• These nations have a long history of diplomatic connections, and a diplomatic relationship at the Ambassadorial level was established on August 18, 1947.
  • Egypt is strategically placed at the crossroads of Africa, the Middle East, and Europe, making it an essential gateway for India as well as a significant partner in India’s interaction with Africa.
  • Egypt is a key supplier of oil and gas, with Indian firms investing in oil and gas exploration and production in Egypt, and there is tremendous potential for future collaboration in this field.
  • India and Egypt have significant economic relations, with bilateral trade totaling around USD 7.26 billion in 2021-22, and both nations are aiming to raise trade volume to USD 10 billion by 2023.
  • Annual commerce between India and Egypt is about US $ 4.4 billion, with Indian exports representing US $ 2.2 billion and imports of US $ 2.19 billion.
  • Meat (19.9%), Tobacco and Fabricated Tobacco (5.5%), Motor Vehicles (4.2%), and Cotton Yarn (4.1%) are India’s main exports to Egypt.
  • Egypt’s biggest imports to India include crude oil, fertilisers, chemicals, and textiles.
  • Both countries virtually attended the Indian Ocean Region (IOR) Defense Ministers Conference in Bengaluru. Cyclone 2023, the first-ever combined exercise between the Indian Army and the Egyptian Army, recently commenced special heliborne operations near Jaisalmer, Rajasthan.
  • There are around 3200 Indians in Egypt, with the majority residing in Cairo, but there are also a few families in Alexandria, Port Said, and Ismailia.
  • Egypt is viewed as an important partner by India in its “Act East” policy, which intends to deepen interaction with Southeast Asia and the wider Indo-Pacific region.
Challenges in the India-Egypt relationship
  • The two nations confront economic issues as a result of swings in oil prices, which account for a substantial portion of trade volume, and there is consequently a need to diversify their economies and generate jobs.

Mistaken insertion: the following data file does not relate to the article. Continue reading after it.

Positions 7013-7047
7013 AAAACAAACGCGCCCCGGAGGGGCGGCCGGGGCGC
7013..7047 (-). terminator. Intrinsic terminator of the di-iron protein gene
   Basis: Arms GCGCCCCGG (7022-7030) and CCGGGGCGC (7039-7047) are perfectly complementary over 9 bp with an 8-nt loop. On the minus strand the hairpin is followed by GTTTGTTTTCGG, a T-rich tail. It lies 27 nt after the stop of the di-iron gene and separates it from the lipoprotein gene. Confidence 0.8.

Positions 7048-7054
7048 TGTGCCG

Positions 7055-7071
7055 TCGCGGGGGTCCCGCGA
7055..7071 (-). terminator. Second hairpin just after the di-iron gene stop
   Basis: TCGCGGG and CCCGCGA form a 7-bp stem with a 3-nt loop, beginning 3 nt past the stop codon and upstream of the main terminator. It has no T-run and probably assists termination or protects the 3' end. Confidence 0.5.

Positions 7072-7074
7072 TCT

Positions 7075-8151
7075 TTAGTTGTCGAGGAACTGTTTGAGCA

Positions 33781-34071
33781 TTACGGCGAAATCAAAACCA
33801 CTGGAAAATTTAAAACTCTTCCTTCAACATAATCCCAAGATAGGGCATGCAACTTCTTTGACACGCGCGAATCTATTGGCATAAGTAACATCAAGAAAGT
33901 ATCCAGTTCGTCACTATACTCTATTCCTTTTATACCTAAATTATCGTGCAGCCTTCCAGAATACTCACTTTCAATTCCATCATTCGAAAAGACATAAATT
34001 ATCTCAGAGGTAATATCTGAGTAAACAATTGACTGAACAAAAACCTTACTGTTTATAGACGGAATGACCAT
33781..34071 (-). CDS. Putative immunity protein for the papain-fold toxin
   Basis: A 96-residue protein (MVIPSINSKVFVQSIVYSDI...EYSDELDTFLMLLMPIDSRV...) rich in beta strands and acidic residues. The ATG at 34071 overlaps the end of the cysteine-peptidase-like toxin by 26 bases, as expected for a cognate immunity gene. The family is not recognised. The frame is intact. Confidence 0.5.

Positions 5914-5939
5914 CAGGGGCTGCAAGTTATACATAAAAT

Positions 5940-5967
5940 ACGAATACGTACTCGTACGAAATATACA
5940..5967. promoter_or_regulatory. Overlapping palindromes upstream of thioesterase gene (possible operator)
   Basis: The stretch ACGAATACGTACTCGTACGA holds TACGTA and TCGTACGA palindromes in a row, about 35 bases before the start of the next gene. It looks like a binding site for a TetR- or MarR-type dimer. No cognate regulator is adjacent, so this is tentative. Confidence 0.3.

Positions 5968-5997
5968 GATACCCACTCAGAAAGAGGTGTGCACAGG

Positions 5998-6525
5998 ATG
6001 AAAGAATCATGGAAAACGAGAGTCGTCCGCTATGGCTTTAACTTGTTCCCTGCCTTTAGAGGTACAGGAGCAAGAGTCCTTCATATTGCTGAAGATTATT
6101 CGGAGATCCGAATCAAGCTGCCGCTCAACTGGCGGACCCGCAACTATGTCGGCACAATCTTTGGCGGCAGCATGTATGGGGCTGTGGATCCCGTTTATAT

• Despite the fact that the two nations have extensive commerce, there are still some challenges. The term “broadcasting” refers to the practise of broadcasting information to the public through various channels.
  • Egypt has seen substantial political turmoil in recent years, causing some uncertainty in the two nations’ relationship. Consider the Jerusalem problem.
  • Terrorism and extremism pose security issues for both India and Egypt.
  • Because India and Egypt have different cultures and customs, it might be difficult to forge greater ties.
Way Ahead
  • Notwithstanding significant difficulties in the India-Egypt relationship, both nations have demonstrated a willingness to strengthening ties and tackling these concerns constructively.
  • The relationship between India and Egypt is anticipated to strengthen in the future years with ongoing collaboration and conversation.

Source – The Hindu

Shedding The Colonial Legacy By Promoting Mother Languages

GS Paper- II

Context- M Venkaiah Naidu, former Vice President of India, has underlined the necessity of discarding India’s colonial history through supporting and developing content in mother tongues. He has stated that throughout the colonial era, British authorities enforced English as the language of government, education, and communication, resulting in the marginalization of Indian languages.

World Mother Language Day.
  • In response to the global decline of several languages, UNESCO recognised February 21 as International Mother Language Day in November 1999.
  • This year’s topic, “Multilingual education: a requirement to reform education,” emphasises the importance of using various languages in developing an effective educational system.
  • As a result, it is fitting that one of this year’s Mother Language Day topics is revitalising languages that are on the verge of extinction.
The International Mother Language Day has taken on new meaning: The Indian context
  • India is a historic reservoir of hundreds of languages and thousands of dialects with significant linguistic and cultural variety. Our languages, which are an essential element of our ancient civilization, provide us with a feeling of ourselves.
  • Because of the threat that westernisation poses to the survival of as many as 42 of our dialects and languages with fewer than 10,000 users, International Mother Language Day has taken on new significance in the Indian context.
  • The situation is similar across the world, with 40% of 6,700 language speakers lacking access to education in their native tongue.
Emphasizing the Importance of Mother Tongue
  • Our thoughts, values, and goals, as well as our literary endeavours, are best expressed in our native tongue.
  • Former UNESCO Director-General Koichiro Matsuraemphasised the indispensability of one’s mother tongue when he stated that the languages we acquire from our moms are the home of our deepest ideas.
  • “We must educate science in our home tongue,” declared Nobel Laureate C V Raman. Otherwise, science will devolve into a pretentious pursuit. That will not be an activity in which everyone can take part.”
  • Many studies have found that children who study in their mother tongue throughout their early years outperform those who learn in a foreign language.